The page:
"And for God's sake, don't let me ever hear you say, 'I can't read fiction. I only have time for the truth.' Fiction is the truth, fool! Ever hear of 'literature'? That means fiction too, stupid." -John Waters
L. Frank Baum’s timeless classic The Wonderful Wizard of Oz was the ﬁrst uniquely American fairy tale. A combination of enchanting fantasy and piercing social commentary, this remarkable story has entertained and beguiled readers of all ages since it was ﬁrst published in 1900. Learn More
The Wild Things, based loosely on the storybook by Maurice Sendak and the screenplay co-written with Spike Jonze, is about the confusions of a boy, Max, making his way in a world he can’t control.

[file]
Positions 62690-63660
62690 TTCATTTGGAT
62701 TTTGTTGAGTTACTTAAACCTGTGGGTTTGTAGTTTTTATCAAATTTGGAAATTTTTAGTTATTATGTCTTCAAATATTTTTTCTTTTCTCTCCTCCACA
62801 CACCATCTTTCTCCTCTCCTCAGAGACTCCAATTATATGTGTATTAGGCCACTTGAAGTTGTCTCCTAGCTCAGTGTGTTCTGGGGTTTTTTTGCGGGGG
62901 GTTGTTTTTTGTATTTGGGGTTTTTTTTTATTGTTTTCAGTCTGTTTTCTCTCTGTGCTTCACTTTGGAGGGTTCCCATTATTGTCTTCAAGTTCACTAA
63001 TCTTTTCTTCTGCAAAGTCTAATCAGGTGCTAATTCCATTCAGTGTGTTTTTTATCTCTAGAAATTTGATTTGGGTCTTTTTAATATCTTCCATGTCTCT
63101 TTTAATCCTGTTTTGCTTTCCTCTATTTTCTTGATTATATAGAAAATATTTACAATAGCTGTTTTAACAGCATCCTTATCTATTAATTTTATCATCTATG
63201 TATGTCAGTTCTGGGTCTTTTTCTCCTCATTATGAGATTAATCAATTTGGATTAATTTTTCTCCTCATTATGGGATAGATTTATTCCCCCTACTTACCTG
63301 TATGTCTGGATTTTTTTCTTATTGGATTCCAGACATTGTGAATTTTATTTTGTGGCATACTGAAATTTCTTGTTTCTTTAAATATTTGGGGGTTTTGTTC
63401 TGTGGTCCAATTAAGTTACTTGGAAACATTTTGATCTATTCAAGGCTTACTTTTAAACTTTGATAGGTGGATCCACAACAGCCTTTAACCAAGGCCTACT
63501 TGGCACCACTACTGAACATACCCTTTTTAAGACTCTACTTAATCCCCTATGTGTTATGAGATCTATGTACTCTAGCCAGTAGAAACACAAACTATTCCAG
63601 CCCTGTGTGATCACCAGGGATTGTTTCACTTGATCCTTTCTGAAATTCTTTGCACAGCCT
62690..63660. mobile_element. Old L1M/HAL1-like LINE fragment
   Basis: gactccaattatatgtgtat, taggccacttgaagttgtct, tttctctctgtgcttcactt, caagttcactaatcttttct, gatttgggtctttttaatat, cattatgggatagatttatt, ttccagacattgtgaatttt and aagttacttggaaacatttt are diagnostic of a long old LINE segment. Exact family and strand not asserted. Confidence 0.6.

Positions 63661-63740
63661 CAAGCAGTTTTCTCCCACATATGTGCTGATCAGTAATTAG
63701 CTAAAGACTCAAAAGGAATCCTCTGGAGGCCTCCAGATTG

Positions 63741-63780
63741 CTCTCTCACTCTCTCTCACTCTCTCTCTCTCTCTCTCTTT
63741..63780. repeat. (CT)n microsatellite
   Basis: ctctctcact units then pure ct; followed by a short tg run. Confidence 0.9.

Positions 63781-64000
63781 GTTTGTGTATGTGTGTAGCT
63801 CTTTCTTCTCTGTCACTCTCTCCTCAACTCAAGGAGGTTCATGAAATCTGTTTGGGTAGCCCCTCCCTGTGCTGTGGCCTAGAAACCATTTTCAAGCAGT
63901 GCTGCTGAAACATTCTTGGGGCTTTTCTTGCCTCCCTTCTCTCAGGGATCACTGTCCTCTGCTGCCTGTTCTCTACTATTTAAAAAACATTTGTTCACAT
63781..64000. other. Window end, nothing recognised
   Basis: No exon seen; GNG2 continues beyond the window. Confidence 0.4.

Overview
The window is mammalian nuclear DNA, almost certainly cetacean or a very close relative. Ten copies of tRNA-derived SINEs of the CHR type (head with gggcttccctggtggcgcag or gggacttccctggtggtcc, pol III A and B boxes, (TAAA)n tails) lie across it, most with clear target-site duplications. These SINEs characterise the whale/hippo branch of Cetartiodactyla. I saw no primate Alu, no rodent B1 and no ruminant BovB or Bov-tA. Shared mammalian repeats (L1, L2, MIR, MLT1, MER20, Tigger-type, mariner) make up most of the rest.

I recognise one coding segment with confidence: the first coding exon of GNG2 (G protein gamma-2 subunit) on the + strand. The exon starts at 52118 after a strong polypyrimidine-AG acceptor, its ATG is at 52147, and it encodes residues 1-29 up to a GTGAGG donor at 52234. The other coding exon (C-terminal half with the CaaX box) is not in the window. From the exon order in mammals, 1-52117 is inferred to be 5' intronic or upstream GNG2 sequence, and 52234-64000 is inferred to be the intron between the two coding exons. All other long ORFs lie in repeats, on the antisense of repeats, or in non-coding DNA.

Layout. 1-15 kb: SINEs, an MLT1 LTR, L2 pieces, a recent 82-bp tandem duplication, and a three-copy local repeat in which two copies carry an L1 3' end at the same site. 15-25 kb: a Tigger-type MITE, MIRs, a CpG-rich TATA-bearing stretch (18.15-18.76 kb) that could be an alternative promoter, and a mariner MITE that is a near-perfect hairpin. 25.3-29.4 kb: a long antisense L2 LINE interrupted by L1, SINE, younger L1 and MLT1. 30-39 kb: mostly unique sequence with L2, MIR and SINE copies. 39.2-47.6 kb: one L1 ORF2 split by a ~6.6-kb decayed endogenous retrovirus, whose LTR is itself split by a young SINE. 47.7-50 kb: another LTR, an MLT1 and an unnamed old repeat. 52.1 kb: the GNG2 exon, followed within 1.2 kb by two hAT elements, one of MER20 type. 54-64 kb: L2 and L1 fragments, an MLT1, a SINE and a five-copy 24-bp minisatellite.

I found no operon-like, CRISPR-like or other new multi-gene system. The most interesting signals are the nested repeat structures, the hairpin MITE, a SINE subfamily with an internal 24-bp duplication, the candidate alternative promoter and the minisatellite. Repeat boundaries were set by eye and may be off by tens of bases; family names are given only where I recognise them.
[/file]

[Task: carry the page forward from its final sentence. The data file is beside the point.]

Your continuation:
The first ever children's book from legendary cartoonist Tom Tomorrow, THE VERY SILLY MAYOR uses Tom's unique combination of humor and social commentary to teach children to trust their own judgment, even if other people might disagree with their views or make fun of them. Learn More
In early-nineteenth-century New England, folks considered a clean chin a sign of godliness. Born into this buttoned-up, strict society, Joseph Palmer stood out from childhood as someone who liked to do things his own way. Learn More
When it was first published in 1967, The Outsiders defied convention with its immediate, deeply sympathetic portrayal of Ponyboy and his struggle to find a place for himself in a difficult world. Learn More